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Liberty or Safety? Both-or Neither

Different people see different things in the words "global Internet Freedom"

3 min read

On 12 January, Google announced that it had been a victim of sophisticated cyberattacks originating in China. Suspecting that the Chinese government had at the very least been turning a blind eye to the problem, the company announced that it would no longer censor its Chinese search results. This tiff between the biggest country and the biggest Internet company affects 1 billion people, tens of thousands of companies, and hundreds of research institutions. It also sets a problem before the rest of the world: Many countries, including the United States, are now grappling with the question of how to balance freedom and security in the Internet age.

In the United States, Republicans and Democrats took a brief time-out from tearing one another apart over health-care reform to praise Google for its principled stand. Secretary of State Hillary Clinton gave a rousing speech declaring Internet freedom to be a pillar of U.S. foreign policy. Lawmakers called on the Obama administration to do more—and yes, spend more money—to support activists fighting censorship around the world.

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Why the Internet Needs the InterPlanetary File System

Peer-to-peer file sharing would make the Internet far more efficient

12 min read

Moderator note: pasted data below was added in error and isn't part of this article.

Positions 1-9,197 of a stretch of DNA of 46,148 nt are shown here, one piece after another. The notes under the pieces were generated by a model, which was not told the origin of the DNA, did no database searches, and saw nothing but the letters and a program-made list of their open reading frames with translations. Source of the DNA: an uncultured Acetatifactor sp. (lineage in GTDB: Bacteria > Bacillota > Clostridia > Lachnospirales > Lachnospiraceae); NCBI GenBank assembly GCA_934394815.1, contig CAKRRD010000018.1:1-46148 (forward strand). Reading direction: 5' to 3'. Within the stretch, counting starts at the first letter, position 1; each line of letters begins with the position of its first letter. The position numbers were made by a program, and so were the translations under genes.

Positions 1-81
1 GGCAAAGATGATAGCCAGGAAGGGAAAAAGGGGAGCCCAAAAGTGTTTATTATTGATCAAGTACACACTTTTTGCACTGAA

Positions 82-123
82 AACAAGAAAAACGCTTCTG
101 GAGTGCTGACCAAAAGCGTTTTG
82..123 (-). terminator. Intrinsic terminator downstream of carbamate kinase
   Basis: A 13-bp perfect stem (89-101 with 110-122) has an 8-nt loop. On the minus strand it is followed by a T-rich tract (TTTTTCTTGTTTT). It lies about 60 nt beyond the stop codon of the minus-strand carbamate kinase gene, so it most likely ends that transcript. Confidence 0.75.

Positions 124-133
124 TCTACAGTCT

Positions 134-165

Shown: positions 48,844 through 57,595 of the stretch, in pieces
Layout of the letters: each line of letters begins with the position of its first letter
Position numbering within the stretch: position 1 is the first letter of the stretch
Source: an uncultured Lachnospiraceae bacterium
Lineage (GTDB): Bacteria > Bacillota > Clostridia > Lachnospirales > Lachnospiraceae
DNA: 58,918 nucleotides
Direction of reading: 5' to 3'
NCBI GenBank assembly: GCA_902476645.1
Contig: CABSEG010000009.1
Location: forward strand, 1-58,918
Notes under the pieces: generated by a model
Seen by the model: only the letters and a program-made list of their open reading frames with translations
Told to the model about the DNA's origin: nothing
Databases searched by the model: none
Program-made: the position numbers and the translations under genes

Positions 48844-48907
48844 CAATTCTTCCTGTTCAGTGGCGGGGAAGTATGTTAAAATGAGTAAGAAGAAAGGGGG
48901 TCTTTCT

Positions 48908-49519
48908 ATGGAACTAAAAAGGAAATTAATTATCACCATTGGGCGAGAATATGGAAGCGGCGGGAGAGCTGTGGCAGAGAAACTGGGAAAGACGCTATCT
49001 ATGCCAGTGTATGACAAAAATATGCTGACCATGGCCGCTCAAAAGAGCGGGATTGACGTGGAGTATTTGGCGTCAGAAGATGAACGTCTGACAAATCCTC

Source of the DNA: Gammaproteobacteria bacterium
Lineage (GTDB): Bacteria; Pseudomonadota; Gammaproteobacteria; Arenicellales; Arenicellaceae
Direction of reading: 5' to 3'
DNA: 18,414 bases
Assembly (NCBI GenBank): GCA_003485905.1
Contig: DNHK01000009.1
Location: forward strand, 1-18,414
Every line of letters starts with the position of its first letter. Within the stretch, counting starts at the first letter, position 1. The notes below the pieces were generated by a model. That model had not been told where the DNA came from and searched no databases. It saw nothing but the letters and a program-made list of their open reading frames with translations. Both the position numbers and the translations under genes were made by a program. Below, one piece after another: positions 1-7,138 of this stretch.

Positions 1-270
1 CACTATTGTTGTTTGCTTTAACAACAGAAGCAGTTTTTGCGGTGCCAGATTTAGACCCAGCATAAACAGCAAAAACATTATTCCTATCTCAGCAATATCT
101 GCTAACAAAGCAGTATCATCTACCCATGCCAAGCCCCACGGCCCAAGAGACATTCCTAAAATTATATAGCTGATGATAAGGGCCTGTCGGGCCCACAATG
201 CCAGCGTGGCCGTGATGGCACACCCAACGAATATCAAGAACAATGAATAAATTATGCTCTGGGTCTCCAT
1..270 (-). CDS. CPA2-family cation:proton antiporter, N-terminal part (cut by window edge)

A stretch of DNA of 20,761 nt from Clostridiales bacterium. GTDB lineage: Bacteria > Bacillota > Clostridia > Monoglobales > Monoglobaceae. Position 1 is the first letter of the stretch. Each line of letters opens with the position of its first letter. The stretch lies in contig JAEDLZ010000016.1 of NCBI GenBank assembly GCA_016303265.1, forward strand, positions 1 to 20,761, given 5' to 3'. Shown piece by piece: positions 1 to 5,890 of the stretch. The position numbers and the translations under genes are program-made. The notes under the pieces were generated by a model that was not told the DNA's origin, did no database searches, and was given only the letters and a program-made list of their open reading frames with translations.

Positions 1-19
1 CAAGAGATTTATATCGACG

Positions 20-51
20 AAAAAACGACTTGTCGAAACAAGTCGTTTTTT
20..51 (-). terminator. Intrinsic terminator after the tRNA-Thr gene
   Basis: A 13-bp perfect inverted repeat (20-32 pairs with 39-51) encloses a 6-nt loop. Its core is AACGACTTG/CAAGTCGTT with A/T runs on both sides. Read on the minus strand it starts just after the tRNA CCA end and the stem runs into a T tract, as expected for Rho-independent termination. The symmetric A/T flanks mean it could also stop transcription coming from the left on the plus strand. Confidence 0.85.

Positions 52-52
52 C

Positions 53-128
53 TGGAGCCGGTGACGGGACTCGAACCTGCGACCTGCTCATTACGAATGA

An illustration of a series
Carl De Torres

When the COVID-19 pandemic erupted in early 2020, the world made an unprecedented shift to remote work. As a precaution, some Internet providers scaled back service levels temporarily, although that probably wasn’t necessary for countries in Asia, Europe, and North America, which were generally able to cope with the surge in demand caused by people teleworking (and binge-watching Netflix). That’s because most of their networks were overprovisioned, with more capacity than they usually need. But in countries without the same level of investment in network infrastructure, the picture was less rosy: Internet service providers (ISPs) in South Africa and Venezuela, for instance, reported significant strain.

But is overprovisioning the only way to ensure resilience? We don’t think so. To understand the alternative approach we’re championing, though, you first need to recall how the Internet works.

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